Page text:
9. Bad News is Good News: "The day soldiers stop bringing you their problems is the day you have stopped leading them. They have either lost confidence that you can help or concluded you do not care. Either case is a failure of leadership." – Colin Powell
  10. Overcoming Fear (And My All-Time Favorite): "It is not the critic who counts, nor the man who points out how the strong man stumbled, or where the doer of deeds could have done them better. The credit belongs to the man who is actually in the arena; whose face is marred by dust and sweat and blood; who strives valiantly; who errs and comes short again and again; who knows the great enthusiasms, the great devotions, and spends himself in a worthy cause; Who, at the best, knows in the end the triumph of high achievement; and who, at the worst, at least fails while daring greatly, so that his place shall never be with those cold and timid souls who know neither victory nor defeat." - Theodore Roosevelt
Thanks to TerryStarbucker.com

How to Rebut 3 Common Objections To Measuring Performance

You've done your research, you've prepared your case, and your next step is to try and convince managers and colleagues to endorse your proposal for a performance measurement project. And you brace yourself because you know what's coming...

It will be a torrent of 'yeah-buts' - basically, objections to giving time, money or effort to performance measurement. Are you going to sit back and take it, or do something about it before it even happens?

OBJECTION 1: Performance Measurement Hasn't Worked In The Past.

What's happening with this objection is that the person is assuming that because there has so far been no successful approach to performance measurement, that means there can't be a successful approach in the future. Your focus should be on raising and challenging this assumption, and offering an approach to performance measurement that acknowledges the causes of failure and show how that approach solves those causes.

A constructive response: "You're absolutely right that performance measurement has had problems - we've got too many measures, people don't find the measures useful, they don't align to our strategy and staff are spending too much time collecting data for these useless measures. So if we want performance measurement to succeed, we obviously need to take a different approach, and an approach that deliberately solves and prevents these kinds of problems. Here's how my proposed approach does that..."

OBJECTION 2: We Don't Have Time For Performance Measurement.

At the foundation of this objection is the assumption that everything people are currently doing is of a higher priority than performance measurement. We already know that people spend a lot of time on urgent things that aren't in alignment with strategy or that are rework resulting from ineffective or inefficient processes. You simply need to highlight how good performance measures can reduce the time wasted on these kinds of activities, and therefore is of a higher priority than these activities.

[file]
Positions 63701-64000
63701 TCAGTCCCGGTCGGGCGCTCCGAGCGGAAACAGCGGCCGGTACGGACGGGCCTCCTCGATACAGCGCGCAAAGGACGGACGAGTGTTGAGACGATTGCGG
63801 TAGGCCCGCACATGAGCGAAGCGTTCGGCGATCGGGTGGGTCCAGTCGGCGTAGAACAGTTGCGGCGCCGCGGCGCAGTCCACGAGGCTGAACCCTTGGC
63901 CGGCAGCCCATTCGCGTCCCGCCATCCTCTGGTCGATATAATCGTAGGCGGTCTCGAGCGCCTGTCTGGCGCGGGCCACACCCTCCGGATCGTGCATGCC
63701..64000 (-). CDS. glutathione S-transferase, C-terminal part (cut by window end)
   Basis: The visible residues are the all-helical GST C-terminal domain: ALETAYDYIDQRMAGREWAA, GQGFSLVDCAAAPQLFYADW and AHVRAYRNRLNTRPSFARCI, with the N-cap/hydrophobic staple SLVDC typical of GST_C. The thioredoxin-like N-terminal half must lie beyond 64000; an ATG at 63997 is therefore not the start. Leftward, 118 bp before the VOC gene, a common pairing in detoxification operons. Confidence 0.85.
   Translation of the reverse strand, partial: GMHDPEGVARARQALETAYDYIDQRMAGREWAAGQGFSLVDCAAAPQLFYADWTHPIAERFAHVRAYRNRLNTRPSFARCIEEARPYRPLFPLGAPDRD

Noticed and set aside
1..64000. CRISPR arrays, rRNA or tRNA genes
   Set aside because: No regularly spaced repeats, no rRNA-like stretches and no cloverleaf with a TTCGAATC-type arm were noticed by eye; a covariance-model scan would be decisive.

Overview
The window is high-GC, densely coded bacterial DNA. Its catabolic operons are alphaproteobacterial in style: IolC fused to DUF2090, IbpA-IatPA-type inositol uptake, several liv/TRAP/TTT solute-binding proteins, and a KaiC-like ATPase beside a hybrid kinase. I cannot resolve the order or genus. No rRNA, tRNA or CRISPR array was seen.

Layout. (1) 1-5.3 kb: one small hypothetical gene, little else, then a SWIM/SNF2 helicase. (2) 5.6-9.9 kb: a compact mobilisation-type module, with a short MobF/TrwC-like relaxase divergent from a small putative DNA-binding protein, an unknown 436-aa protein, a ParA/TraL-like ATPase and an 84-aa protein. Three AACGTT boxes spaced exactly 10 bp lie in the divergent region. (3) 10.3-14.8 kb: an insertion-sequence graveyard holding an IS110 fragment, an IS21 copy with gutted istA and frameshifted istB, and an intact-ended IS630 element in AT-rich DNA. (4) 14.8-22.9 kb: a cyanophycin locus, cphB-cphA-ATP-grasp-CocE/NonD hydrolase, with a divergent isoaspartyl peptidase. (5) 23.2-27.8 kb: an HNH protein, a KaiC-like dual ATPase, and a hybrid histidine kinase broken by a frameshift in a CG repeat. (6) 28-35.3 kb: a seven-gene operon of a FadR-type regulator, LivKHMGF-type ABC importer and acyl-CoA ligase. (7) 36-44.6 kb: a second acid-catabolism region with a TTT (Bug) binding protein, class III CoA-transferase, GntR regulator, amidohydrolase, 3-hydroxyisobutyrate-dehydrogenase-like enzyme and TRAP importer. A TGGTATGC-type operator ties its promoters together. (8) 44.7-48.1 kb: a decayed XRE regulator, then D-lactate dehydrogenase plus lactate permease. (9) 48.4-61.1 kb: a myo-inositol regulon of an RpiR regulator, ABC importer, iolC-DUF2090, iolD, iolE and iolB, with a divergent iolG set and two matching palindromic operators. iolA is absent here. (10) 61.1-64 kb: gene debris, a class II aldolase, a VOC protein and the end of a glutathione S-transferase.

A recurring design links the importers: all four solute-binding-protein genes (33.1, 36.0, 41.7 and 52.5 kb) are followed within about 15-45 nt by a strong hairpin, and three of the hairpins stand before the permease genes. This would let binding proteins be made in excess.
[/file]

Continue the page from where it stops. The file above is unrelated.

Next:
A constructive response: "I agree - it seems like we're all getting busier and busier and the last thing we need is something ELSE to try and squeeze into our days. And yet I can't help noticing how a good proportion of the things we do can be done so much easier and quicker. For example, [insert some well-research examples from your organization]. I truly believe that it's better to risk taking time out from some of these urgent-but-not-important activities, in order to prevent them from continuing to happen in the future."

OBJECTION 3: We Already Know What Matters, Performance Measures Won't Tell Us Anything New.

The assumption propping up this objection is that just by looking around or relying on our experience with the work we do, we can see and know everything that matters. But the truth is, we all have biases caused by our values and moods and what we notice and what we don't notice. And these biases prevent us from seeing objectively the patterns and trends that data can show us more quickly and easily. It's not hard to demonstrate this with a few examples of how data has led people to surprising and valuable insights they otherwise would have missed.

A constructive response: "Our people have a fantastic knowledge of the work they do and a very strong commitment to doing their best. Our job is to empower them, so they can more easily focus on what will produce the best results. We can't expect them to simultaneously watch the big picture as well as what's right in front of them. Performance measures are great for showing them what's happening in the big picture, quickly and easily, so they can make the best choices about what's currently in front of them. For example, [insert some examples of how performance measures have produced insights that no-one noticed from just looking around]."

Be Prepared, Respectful, Honest And Focused On The Big Picture.

Handling objections to performance measurement requires that you dig a little deeper to understand the assumptions people are making that lead to their objections, raising those assumptions so everyone realizes they are there, and then stimulating some dialogue to move beyond the objection.

It's not about being a smarty-pants or winning a debate with the person who voices the objection. It's about elevating the dialogue to a constructive level, so you can all get a better understanding and movement forward.

Take Action:

Which of these three objections is blocking your path to better performance measurement? Take pen to paper for 15 minutes and prepare some well-informed, respectful and constructive responses to the ways you expect this objection to be expressed by your managers or colleagues.